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06 September 2018, 09:37 | Silvia Roy
Who Gets the Blame for High Health Care Costs
But attorneys for the state of California - which has joined with 15 Democratic-led states and the District of Columbia to defend the Affordable Care Act - urged O'Connor to instead focus on the intent of the lawmakers who wrote the 2017 tax law. A decision is expected in coming weeks, but Paxton guessed the case would likely end up back at the U.S. Supreme Court. The Justice Department agrees that the individual mandate is rendered unconstitutional but argues that invalidates only the law's protections of those with pre-existing conditions.
The Republican-led coalition of states is arguing that the Obama administration and a majority of U.S. Supreme Court justices said in prior cases that the mandate is constitutional because its penalty is a tax and the mandate is essential to creating effective health insurance markets.
Texas Attorney General Ken Paxton (center) is leading the lawsuit.
The Trump administration is pushing forward with short-term, limited-duration insurance and association health plans as an alternative to comprehensive but costly policies under the Affordable Care Act.
Large majorities of Americans say it is "very important" to retain the ACA provisions that prevent insurance companies from denying coverage based on a person's medical history (75%) and from charging sick people more (72%).
The case has always been considered a tough one for the plaintiffs, who have to prove the now-gutted, zero-dollar individual mandate is an essential part of the ACA and argue that Congress' vote to eliminate the individual mandate was a vote to repeal the landmark law altogether. Notably, this issue transcends party lines: Most Democratic and independent voters, and almost half of Republican voters, said a candidate's position on continued protections for pre-existing conditions is either the "single most important factor" or a "very important factor" in their 2018 vote. "By significantly increasing health insurance coverage, the requirement, together with other provisions of this Act, will minimize this adverse selection and broaden the health insurance risk pool to include healthy individuals, which will lower health insurance premiums".
The consumer protections targeted by the administration are central to Obamacare and transformed the health insurance landscape. An insurance attorney with ties to the case said for insurers the sweeping impact of a reversal of the entire law would deal a hefty blow to insurers of Medicaid, Medicare and all the aspects of the healthcare industry touched by the ACA. They say they needed to step forward to protect the health and well-being of their residents.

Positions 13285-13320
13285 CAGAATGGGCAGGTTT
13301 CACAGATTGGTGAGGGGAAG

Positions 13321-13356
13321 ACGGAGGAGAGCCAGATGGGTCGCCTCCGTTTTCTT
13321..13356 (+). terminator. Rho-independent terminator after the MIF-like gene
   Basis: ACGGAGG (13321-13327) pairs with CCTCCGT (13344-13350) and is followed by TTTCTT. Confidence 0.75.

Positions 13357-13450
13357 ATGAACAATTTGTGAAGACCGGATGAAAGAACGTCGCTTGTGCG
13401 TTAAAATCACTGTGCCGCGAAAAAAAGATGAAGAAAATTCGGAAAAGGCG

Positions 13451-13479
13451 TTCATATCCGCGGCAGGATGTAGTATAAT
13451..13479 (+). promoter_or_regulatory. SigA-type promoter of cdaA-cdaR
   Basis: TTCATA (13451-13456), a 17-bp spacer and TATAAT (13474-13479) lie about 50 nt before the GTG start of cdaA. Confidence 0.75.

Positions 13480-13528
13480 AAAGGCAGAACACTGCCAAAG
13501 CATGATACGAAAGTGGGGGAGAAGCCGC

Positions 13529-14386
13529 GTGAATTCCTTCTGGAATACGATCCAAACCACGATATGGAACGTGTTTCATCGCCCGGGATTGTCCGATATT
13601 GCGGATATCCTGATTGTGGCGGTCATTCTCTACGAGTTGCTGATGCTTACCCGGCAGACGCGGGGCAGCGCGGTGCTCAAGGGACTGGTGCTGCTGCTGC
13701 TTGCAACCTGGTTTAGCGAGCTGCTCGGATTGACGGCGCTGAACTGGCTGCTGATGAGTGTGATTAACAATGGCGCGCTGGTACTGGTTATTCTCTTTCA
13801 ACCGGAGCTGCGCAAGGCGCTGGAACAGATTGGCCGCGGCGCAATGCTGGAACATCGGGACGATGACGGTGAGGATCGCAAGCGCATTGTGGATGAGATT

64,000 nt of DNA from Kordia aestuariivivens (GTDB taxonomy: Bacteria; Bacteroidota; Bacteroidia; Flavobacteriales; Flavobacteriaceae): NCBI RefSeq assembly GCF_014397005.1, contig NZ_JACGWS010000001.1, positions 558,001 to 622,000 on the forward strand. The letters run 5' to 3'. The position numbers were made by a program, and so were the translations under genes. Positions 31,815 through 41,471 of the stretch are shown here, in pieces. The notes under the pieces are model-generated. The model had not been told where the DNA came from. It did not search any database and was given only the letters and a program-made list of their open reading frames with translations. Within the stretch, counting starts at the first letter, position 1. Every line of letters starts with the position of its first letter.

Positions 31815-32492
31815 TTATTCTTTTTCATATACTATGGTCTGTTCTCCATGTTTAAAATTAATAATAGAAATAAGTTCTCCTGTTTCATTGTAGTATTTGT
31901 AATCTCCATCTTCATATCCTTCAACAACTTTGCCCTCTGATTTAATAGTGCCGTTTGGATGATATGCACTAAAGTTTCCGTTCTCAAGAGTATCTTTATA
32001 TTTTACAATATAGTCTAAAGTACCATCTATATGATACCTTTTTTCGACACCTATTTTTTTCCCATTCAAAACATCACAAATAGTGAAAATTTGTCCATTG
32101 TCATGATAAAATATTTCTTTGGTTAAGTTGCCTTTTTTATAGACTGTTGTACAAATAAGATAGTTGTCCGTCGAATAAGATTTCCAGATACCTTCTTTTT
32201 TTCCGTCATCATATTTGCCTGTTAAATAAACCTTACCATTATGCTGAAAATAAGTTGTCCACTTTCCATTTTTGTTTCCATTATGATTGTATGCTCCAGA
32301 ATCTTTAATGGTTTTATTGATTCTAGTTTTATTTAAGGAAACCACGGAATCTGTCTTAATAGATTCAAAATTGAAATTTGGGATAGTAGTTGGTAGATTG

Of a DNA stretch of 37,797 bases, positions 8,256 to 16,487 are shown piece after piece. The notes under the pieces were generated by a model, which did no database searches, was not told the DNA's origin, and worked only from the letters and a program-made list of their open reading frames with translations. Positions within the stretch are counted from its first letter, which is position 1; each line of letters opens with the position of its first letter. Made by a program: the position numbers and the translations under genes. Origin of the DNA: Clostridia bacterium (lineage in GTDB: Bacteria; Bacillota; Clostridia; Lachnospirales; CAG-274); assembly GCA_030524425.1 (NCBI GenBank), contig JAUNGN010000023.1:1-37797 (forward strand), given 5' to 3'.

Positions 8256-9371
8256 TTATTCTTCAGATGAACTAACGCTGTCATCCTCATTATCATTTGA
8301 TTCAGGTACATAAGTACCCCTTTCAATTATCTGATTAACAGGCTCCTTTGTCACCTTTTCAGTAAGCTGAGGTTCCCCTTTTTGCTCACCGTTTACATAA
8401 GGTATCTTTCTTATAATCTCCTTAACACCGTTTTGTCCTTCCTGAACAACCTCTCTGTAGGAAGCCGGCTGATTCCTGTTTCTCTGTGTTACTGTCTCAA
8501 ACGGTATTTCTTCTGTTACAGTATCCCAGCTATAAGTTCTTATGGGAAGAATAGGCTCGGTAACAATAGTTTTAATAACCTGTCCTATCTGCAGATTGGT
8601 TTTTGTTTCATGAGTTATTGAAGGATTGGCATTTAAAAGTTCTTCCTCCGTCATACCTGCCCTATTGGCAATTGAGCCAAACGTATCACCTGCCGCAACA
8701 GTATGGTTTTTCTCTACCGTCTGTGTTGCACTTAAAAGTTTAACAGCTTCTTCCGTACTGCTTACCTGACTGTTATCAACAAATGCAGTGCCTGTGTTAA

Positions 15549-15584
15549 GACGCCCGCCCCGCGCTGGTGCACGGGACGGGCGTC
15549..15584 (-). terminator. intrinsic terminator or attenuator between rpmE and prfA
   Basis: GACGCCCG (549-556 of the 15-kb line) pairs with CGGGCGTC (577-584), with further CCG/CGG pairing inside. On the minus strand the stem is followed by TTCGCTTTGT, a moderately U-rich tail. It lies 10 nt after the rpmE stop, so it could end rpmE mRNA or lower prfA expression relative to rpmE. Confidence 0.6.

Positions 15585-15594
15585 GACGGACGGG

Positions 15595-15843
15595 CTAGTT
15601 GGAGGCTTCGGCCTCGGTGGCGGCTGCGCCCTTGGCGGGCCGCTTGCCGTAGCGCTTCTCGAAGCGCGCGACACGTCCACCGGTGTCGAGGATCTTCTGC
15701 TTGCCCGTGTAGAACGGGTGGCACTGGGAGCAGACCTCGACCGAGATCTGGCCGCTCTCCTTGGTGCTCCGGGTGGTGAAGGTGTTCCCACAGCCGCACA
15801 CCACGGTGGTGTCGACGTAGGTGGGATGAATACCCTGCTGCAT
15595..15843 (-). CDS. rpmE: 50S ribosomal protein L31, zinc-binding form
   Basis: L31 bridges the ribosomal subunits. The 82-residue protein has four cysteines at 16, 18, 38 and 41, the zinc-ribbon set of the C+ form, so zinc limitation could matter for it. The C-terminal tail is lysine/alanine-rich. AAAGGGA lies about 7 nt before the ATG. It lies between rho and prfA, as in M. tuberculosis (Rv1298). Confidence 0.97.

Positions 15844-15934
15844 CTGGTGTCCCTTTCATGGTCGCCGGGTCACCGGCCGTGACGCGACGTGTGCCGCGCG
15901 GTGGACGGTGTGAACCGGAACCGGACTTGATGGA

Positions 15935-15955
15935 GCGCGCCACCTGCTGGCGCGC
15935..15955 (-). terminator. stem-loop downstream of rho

"Absent the individual mandate, the ACA is an irrational regulatory regime", the plaintiffs argue in court papers.
At the same time, by signaling he would issue a ruling soon, O'Connor assured that the lawsuit - Texas v. Azar - and its attempt to wipe out the 2010 law would continue to shadow political campaigns ahead of this November's midterm congressional elections. There is a question of timing on when and how the court rules. Less than half blame people getting more services than they really need (41%), the Affordable Care Act (39%), the Trump administration's recent actions on health care (38%), or people not shopping for lower-priced services (28%).
"This legislation is a common-sense solution that guarantees Americans with preexisting conditions will have health care coverage, regardless of how our judicial system rules on the future of Obamacare", said Sen. Health care experts, however, were quick to point out that the bill would not require insurers to cover treatment of those conditions, which could greatly limit the usefulness of the policies.
As a "fallback position", plaintiffs also made a case for ending protections for people with pre-existing conditions in the 20 states involved in the case by 2019. The team compared changes in health insurance coverage and access to and use of health care services among Latinos ages 18 to 64 before implementation of the main provisions of the Affordable Care Act (2007-2013) and after (2014-2016). The latest Kaiser Family Foundation tracking poll, released Wednesday, finds that 50 percent now view the law favorably while 40 percent see it unfavorably, with the divide still falling along partisan lines.
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